Of course, what counts as comfort food is different person to person. When Troisi has asked people write about an experience they’ve had with a comfort food, essays have ranged from soup to kimchi. “It’s not just that ice cream, for instance, is really tasty. It’s that someone has developed a really significant meaning behind the idea of ice cream due to their relationships with others, and that’s what is triggering this effect,” he says.

Even the smell of a meaningful dish can elicit feelings of belonging, some research suggests. In a February 2015 study, Virginia Commonwealth University researcher Chelsea Reid and her colleagues had 160 people smell 12 different scents, including apple pie, cotton candy and baby powder and rate the extent to which the scent was familiar, arousing, autobiographically relevant, and the extent to which it elicited nostalgia. “Nostalgia can be evoked in different ways, but scents may be particularly likely to evoke nostalgia due to the strong link between scents and memory. The smell of pumpkin pie might bring all those holidays with family flooding back, or the smell of a familiar perfume might arouse memories with your partner,” says Reid.

Biologically speaking, scent and memory are closely tied. “Psychological research has demonstrated that smells are powerfully linked to memory, and to autobiographical memory in particular,” says Reid. “The olfactory bulb, which is involved in the sense of smell, is linked to areas in the brain associated with memory and emotional experiences.”

Humans have a fundamental need to belong, says Reid, and because nostalgia often centers around personal events involving people they care about, she sees the evocation of nostalgia as one way people can obtain a sense of belonging even when the people they are close to are not close by.

So while corn dogs in the summer may not be fine dining by any standard, for me, they trigger happy memories of summers long ago—and that’s a good thing. In moderation, of course.

TIME Diet/Nutrition

This Is Why You’re a Total Sucker for Sweets

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It's true: smelling fatty food really does make you crave dessert

Bakeries may want to keep their doors open if they want to attract more customers; new research suggests that when people unconsciously smell a sweet and fatty odor—like the kind that emanates from a just-baked chocolate croissant—they’re more likely to choose to eat a high-calorie dessert.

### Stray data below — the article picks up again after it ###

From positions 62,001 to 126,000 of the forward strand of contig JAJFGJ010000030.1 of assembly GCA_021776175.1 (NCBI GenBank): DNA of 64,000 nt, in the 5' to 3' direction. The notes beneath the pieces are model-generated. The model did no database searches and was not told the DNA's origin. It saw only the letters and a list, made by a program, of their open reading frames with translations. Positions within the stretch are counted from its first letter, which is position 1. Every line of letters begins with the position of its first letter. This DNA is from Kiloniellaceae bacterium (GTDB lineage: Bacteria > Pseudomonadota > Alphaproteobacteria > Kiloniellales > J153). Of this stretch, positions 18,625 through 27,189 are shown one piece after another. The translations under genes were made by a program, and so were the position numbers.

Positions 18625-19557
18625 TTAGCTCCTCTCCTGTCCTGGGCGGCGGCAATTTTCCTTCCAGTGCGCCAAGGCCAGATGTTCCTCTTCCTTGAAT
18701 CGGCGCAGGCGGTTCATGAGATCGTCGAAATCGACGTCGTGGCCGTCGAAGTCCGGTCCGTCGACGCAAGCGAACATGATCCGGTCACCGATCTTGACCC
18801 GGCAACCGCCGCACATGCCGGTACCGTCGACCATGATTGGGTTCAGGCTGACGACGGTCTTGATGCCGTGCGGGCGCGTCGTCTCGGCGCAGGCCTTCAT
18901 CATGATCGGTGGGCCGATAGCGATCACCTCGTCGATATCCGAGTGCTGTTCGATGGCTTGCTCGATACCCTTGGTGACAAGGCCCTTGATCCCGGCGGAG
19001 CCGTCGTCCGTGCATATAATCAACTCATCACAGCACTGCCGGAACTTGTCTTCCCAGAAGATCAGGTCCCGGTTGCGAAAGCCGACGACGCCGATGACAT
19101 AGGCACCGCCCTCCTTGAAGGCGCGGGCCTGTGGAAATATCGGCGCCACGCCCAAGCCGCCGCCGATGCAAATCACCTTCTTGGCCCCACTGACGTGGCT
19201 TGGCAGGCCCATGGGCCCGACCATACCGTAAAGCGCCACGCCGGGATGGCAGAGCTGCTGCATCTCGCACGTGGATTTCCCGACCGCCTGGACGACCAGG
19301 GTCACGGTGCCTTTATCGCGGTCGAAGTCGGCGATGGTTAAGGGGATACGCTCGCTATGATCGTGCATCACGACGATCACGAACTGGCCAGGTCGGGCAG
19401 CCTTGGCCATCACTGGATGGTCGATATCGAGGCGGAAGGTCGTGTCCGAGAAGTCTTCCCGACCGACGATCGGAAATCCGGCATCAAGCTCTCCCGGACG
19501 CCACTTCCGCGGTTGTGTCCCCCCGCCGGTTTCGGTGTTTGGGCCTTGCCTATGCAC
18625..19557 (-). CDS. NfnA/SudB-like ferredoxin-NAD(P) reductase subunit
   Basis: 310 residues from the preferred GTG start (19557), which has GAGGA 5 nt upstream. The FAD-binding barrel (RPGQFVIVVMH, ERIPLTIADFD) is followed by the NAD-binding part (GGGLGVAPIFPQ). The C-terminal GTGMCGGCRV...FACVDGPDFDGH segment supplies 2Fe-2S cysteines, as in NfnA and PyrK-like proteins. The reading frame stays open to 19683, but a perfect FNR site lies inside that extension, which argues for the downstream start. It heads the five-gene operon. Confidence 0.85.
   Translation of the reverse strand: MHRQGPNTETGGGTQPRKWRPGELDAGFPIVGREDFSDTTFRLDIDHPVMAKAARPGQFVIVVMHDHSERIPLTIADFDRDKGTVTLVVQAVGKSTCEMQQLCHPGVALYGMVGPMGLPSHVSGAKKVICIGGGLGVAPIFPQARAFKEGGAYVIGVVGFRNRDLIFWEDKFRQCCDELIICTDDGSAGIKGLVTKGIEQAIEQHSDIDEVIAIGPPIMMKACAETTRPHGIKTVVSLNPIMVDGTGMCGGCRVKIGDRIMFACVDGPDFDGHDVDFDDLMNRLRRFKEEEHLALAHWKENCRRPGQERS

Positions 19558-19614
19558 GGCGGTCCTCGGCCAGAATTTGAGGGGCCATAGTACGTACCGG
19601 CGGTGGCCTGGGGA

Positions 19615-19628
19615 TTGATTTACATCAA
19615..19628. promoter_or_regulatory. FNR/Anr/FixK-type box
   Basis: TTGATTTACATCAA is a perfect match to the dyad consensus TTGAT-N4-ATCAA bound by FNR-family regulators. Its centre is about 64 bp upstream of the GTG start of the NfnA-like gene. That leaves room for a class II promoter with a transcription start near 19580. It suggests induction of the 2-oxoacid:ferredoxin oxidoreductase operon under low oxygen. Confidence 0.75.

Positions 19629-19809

In the new study published in the journal Appetite, researchers tested whether background cues, like sniffing something delicious, have an effect on a person’s food choices. Before the 147 people in the study even realized the experiment had begun, they were told to sit in a waiting room for 15 minutes. In one control group, they simply sat in a regular room. In another (luckier) group, they sat in a room in which the researchers had just baked pain au chocolat and activated a fragrance diffuser with the scent of the treat. The third group sat in an unscented room while a radio aired a piece about the nutritional dangers of fatty and sweet foods, and the final group experienced both the chocolate scent and the audio messages.

MORE: You Asked: Is Eating Dessert Really That Bad For Me?

Then, the people in the study were taken into a different room where they were asked to serve themselves a lunch of a starter, a main course and a dessert from a buffet.

People who had unwittingly smelled the sweet-fatty odor of the pain au chocolat were more likely to choose a high-calorie dessert, like a waffle, compared to people who hadn’t been exposed to the scented room. (Those people were more likely to choose the low-calorie dessert of applesauce.)

MORE: A New Taste Has Just Been Added To The Human Palate

Surprisingly to the researchers, the people who heard the nutritional messages also picked more high-calorie desserts that the control group, as did the group that experienced both the scent and the messaging. “We can assume that people who are faced with a complex and potentially overwhelming set of health messages every day do not pay attention to these messages,” the study authors write. “Consumers are exposed to hundreds of advertising messages per day and cannot pay attention to all of them.” Instead of taking away a healthy eating message from the radio, the researchers surmise that the men and women may have unconsciously focused on the words “fatty” and “sweet” instead.

The study sample is small, and the researchers acknowledge that they weren’t able to examine other factors related to eating habits and preferences, like gender and age. Still, the study provides insight into cues we may not even realize are influencing the foods we choose.

TIME medicine

Watch This Amazing Child Get a Bilateral Hand Transplant

A child has successfully received two new hands

Surgeons have successfully performed the first ever bilateral hand transplant on a child.

In early July, surgeons at the Children’s Hospital of Philadelphia performed the complex surgery to attach two donor hands to Zion Harvey, an eight-year-old boy whose hands and feet were amputated several years ago after he caught a severe and unknown infection.